1 - If you are used to earning much more than they are paying you will be likely to leave for another job at the first opportunity.

    2 - If they get into debts and things like that they might be trying to determine if you are a potential thief.
     
  6. Ghost Tracker

    Ghost Tracker

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    Thanks Gary, but I NEVER told him there was more. I simply asked for his clarification. He's the one that keeps talking about "income", rather than "salary". Is he concerned that I made/make too much...or too little? The more I think about it, the more I want to know if all his current employees (mechanics, office staff, etc.) were/are subjected to the same financial scrutiny?
     
  7. Peace Warrior

    Peace Warrior Am Yisrael Chai CLM

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    Simple... he wants to know if he's (the prospect) has made/is making more than him (the HR guy) or one of his (the HR guy again) friends.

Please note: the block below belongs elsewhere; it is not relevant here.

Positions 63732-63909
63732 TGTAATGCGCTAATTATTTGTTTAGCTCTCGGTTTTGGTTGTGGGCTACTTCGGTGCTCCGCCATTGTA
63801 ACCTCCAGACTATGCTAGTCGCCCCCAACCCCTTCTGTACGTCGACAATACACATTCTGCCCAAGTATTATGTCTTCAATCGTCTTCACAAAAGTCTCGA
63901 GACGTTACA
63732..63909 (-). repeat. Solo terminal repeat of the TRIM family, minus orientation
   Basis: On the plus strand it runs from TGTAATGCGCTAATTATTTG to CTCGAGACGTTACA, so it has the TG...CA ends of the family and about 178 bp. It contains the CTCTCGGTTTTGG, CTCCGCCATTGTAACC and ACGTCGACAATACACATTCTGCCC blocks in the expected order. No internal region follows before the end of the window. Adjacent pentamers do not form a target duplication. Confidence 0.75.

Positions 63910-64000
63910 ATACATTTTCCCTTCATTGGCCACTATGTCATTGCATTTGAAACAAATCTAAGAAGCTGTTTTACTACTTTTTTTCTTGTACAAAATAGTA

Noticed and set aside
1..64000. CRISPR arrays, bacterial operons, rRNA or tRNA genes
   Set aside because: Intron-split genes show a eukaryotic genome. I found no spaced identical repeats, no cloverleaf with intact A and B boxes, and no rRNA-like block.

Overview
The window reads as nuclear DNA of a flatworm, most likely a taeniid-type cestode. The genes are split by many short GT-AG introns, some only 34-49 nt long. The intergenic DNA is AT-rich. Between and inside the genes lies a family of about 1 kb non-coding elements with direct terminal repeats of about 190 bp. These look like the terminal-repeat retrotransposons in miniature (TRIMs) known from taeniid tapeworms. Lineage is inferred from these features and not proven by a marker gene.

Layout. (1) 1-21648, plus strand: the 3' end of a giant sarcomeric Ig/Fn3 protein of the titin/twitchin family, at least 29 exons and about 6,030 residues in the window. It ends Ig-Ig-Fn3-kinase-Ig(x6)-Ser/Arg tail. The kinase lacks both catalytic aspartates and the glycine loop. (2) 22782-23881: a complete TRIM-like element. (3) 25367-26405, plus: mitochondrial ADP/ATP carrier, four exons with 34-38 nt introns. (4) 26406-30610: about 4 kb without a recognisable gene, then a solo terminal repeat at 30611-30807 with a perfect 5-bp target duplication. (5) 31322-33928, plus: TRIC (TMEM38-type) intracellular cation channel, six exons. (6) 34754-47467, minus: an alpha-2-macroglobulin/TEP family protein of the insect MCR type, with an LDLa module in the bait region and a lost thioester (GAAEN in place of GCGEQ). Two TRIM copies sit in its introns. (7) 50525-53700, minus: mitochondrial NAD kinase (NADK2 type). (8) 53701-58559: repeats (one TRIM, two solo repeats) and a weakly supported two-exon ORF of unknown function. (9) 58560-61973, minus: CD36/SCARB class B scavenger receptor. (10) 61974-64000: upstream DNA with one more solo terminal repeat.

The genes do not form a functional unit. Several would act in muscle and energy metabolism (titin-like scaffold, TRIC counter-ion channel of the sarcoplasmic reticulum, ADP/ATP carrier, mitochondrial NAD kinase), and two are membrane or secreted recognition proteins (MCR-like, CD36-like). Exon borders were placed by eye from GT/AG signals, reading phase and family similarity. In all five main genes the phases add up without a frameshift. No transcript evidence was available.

8. ilgunguygt

    ilgunguygt Enslaved in IL

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    He's wondering why such a high paid person is looking for such a lower paying job. Perhaps he is worried you are hiding something?
     
  9. czsmithGT

    czsmithGT

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    Sounds to me like the guy is unreasonably nosey about things that he doesn't have any business being concerned about. I would not give him any more info than you already have and if that costs you this job you are probably better off.
     
  10. Ol Timer

    Ol Timer ↓ hog hunter ↓ Millennium Member

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    This.
     
  11. hpracing007

    hpracing007

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    Some people probably think a service writer/sales consultant/other commission type job has to hire someone who's "hungry" so to speak.
     
  12. Chad Landry

    Chad Landry Cajunator® CLM

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    Exactly.

    It becomes an even bigger concern when the economy goes into the toilet, because when it recovers, they're certain to lose you when your former career takes off again.
     
  13. GAFinch

    GAFinch

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    Maybe he thinks you're an undercover cop?
     
  14. MarcoPolo

    MarcoPolo

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    Some people's understanding of "income" is limited only to "salary". Maybe let him know that you have non-salary related income that would not be relevant to the discussion. Pay statements would be reasonable, while the "income" peace may not.